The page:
Quoting Labels and Flexible Packaging is a Race


Large companies often require that procurement departments get three quotes for every purchase as a strategy to save money and drive competition with their suppliers. What often goes left unsaid is that procurement is under more time pressure than price pressure. What does that mean to your label converting business? The first quote in greatly increases your chances of winning the business. We have heard buyers from big brands say that they require three quotes to be accepted but they often don’t wait for the other two quotes when making time-sensitive purchases. 

The brand needs the quote now. Realistically, procurement departments are influenced by whose quote arrives first. Quoting is a race (from the customer/brand owners’ perspective). The customer’s language is “quote” or RFQ (request for quote) while the label converter's term is “estimate”, which is the critical object in a label converting business. 

We all now know that supply chain challenges have put pressure on the entire estimating function in the labels and flexible packaging space. Initially label converters simply couldn’t get roll stock, then when they could get it, the cost fluctuations caused another layer of pain. The customer doesn’t care about supply chain challenges, their demands didn’t adjust due to the label converter’s challenges. 

The estimate is arguably the most important object in the overall process of label converting. The estimate encapsulates the manufacturing plan (raw materials, tooling, press, and finishing), the estimated cost, and the sale price(s). This is the critical object in your Print MIS database in determining the outcomes of your production process. When raw material costs are in a constant flux, your estimators are even busier than normal. The lifespan of an estimate has been declining and during the peak of the roll stock challenges, most estimates lifespan moved to zero – meaning they were only good for one order and any reorder needed to be re-estimated even if it was only a week later. When your estimates have a very short lifespan and the industry is a >70% reorder industry, it makes for a logjam in estimating.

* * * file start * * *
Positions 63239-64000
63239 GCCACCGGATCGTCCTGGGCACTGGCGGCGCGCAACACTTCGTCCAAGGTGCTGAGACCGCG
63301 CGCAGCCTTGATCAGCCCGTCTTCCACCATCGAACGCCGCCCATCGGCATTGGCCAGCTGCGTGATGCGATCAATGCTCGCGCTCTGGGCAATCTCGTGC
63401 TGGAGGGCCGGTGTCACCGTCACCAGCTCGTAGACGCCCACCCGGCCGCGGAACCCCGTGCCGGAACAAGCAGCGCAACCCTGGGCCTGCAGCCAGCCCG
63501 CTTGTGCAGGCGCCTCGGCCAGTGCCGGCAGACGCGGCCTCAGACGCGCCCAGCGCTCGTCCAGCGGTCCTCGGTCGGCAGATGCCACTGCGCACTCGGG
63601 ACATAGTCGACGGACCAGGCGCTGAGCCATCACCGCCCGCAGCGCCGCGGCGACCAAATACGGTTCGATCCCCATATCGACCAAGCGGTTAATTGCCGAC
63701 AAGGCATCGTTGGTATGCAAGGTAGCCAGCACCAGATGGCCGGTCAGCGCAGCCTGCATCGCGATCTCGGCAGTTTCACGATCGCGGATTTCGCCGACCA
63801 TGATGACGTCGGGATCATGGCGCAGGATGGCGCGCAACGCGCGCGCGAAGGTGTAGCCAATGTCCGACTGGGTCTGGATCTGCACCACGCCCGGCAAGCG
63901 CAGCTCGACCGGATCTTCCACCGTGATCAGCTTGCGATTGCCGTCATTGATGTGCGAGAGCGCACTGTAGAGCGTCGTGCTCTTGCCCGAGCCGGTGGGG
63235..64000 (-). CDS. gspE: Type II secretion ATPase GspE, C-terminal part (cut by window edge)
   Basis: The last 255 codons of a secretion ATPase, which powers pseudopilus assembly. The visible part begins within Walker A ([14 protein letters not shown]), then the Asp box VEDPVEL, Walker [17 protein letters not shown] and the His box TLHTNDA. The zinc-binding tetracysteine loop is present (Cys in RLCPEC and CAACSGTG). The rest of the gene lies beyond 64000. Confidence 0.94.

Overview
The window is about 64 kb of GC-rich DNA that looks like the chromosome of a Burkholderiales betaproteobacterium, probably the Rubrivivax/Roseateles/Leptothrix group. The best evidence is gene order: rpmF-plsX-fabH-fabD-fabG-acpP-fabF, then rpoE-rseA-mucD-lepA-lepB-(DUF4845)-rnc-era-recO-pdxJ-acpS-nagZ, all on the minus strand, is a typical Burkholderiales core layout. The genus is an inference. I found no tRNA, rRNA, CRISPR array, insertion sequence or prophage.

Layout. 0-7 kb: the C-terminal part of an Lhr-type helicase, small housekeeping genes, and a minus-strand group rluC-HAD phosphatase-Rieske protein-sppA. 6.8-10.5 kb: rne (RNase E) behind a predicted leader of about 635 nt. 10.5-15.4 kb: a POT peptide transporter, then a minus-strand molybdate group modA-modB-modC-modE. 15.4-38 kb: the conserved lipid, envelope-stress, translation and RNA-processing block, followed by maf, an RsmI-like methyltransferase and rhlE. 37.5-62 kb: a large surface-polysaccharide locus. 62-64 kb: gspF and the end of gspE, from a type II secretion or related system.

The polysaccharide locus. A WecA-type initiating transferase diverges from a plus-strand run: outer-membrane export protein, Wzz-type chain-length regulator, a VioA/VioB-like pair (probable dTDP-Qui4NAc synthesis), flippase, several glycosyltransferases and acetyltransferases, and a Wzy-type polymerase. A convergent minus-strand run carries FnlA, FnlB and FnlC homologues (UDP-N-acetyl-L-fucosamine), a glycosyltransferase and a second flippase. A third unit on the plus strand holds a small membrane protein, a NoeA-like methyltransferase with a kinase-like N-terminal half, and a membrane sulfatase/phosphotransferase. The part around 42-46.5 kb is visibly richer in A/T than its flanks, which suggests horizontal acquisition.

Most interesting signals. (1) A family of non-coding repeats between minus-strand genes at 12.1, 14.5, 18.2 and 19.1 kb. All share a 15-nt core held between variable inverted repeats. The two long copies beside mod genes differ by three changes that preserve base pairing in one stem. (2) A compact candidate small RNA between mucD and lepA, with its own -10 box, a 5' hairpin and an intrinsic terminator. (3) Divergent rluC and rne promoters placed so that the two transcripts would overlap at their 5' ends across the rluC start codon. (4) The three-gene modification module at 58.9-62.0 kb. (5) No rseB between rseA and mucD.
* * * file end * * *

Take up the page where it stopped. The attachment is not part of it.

So, quoting is a race to the customer and estimating can be a logjam for the printer. These two realities are in conflict. Often the most important aspect of improving your business is to be able to view it from the perspective of your customers. We are so embedded in our own business challenges that we don’t step back and assess the situation from the perspective of the customer often enough – the most important participant in our value chain.  

The customer’s perspective about quoting is: faster is better. Quoting is a race. Hence, your quoting process should be optimized for speed.

Step 1: Document Your Current Process

The brand needs the quote now. Realistically, procurement departments are influenced by whose quote arrives first. Quoting is a race (from the customer/brand owners’ perspective). The customer’s language is “quote” or RFQ (request for quote) while the label converter's term is “estimate”, which is the critical object in a label converting business.